David613 wrote:This may be more depressing than funny but I've found log entries at work that include -0 (negative zero, not indicating subtraction) and -2-1=1. It has given one of my co-workers and I some amusement deciding whether zero is positive or negative.
Several, if not most of the ways to represent signed numbers result in having a representation for negative zero.
one's-complement is just an inversion of all the bits. So 11111=-0 and 000000=+0. Two's complement (invert the bits and add 1) has replaced one's-complement in most places, certainly where arithmetic is involved because there is more fiddling to do to get it to come out right.
Floating point numbers use sign-and-magnitude where a bit indicates if the number is positive or negative and the rest just gives the number. So if the sign bit is 1 the number is negative, even if its magnitude is 000000.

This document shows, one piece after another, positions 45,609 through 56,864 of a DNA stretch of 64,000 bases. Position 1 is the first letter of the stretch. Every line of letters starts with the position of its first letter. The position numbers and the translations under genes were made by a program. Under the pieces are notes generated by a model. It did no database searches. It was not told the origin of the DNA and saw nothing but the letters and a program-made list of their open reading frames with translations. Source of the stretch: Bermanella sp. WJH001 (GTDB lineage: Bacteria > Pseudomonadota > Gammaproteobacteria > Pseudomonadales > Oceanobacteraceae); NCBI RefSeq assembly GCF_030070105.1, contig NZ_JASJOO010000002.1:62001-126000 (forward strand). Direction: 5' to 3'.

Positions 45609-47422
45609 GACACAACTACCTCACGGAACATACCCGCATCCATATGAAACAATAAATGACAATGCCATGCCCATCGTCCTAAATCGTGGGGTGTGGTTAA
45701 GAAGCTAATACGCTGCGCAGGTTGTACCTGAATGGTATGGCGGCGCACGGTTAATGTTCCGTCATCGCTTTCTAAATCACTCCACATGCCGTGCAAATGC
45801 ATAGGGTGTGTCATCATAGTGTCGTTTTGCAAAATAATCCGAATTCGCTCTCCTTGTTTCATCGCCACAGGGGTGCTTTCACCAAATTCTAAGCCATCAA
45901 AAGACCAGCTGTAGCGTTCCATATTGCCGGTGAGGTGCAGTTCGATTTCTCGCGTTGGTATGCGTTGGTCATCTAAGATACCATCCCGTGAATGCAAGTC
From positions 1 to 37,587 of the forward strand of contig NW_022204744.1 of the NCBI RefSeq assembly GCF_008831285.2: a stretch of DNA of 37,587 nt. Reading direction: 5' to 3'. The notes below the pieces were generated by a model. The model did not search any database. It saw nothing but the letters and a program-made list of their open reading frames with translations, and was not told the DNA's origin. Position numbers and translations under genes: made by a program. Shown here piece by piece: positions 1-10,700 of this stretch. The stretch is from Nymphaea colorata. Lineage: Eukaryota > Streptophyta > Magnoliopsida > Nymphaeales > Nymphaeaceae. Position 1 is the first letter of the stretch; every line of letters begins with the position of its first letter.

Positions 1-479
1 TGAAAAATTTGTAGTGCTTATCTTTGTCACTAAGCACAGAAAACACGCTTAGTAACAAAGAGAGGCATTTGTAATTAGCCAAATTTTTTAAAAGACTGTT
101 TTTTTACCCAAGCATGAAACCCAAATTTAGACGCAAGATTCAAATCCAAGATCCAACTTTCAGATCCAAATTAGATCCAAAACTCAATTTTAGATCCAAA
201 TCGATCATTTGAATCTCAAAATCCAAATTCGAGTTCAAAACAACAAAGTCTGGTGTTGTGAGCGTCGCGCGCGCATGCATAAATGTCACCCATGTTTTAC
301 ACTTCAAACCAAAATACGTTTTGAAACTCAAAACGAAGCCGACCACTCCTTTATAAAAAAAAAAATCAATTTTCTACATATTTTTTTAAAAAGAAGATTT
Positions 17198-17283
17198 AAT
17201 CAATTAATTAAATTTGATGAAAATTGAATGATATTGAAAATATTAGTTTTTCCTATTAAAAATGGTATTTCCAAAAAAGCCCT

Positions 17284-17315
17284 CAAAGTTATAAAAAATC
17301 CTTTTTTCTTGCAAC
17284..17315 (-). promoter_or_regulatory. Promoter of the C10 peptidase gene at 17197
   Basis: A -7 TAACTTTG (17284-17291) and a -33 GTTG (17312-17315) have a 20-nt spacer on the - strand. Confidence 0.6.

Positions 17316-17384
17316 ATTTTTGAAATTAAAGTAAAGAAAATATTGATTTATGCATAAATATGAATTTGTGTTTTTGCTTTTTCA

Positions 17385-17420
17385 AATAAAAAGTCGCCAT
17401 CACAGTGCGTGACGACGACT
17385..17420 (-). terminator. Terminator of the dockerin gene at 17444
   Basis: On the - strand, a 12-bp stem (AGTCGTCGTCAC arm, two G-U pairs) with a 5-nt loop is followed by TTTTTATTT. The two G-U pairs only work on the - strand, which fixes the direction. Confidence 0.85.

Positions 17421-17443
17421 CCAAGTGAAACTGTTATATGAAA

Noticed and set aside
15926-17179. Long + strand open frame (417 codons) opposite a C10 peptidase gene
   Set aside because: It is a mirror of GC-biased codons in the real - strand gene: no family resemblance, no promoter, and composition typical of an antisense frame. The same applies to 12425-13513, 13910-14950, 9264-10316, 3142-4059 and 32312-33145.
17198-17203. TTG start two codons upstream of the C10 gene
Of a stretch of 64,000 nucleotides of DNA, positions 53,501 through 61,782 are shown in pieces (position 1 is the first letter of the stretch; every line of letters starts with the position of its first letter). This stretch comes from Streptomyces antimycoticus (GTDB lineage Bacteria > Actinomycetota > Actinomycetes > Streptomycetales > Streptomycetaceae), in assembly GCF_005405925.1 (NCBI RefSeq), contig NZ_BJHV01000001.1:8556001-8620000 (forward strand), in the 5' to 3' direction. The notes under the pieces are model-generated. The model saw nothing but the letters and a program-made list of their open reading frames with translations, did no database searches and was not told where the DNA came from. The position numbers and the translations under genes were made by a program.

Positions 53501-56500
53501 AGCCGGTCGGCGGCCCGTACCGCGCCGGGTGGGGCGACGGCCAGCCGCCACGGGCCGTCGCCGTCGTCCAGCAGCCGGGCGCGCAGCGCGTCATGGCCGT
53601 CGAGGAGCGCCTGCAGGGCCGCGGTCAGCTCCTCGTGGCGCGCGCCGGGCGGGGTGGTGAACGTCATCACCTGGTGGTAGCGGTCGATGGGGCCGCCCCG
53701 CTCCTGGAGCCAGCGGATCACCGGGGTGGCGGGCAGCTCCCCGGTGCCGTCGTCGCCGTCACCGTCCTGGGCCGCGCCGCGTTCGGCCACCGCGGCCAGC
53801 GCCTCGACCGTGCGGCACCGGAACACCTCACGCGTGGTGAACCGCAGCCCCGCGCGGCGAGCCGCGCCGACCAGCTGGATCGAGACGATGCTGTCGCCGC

In both cases usually hardware will "normalise" the number before you have to deal with it, and that includes converting -0 to +0.
And in any case, a test for -0==+0 will always return true... unless you are comparing the bit pattern of course... So you need two comparison instructions, which is another reason those forms are rarely used.
Free interesting fact: In two's complement, you can imagine the most significant bit is negative and the others are positive. So for example with a four-bit word, bit 0 represents +1, Bit 1 is +2, Bit 2 is +4, but bit 3 is -8. So 1111 is 1+2+4-8 = -1. Whereas 1000 is just -8 and 0111 only adds up to 7, which explains why it's always asymmetric; with 16 bits the range is -32768 to +32767 and so on. And of course that extra negative number is where the space for -0 went to. One's complement is symmetric but has two zeros.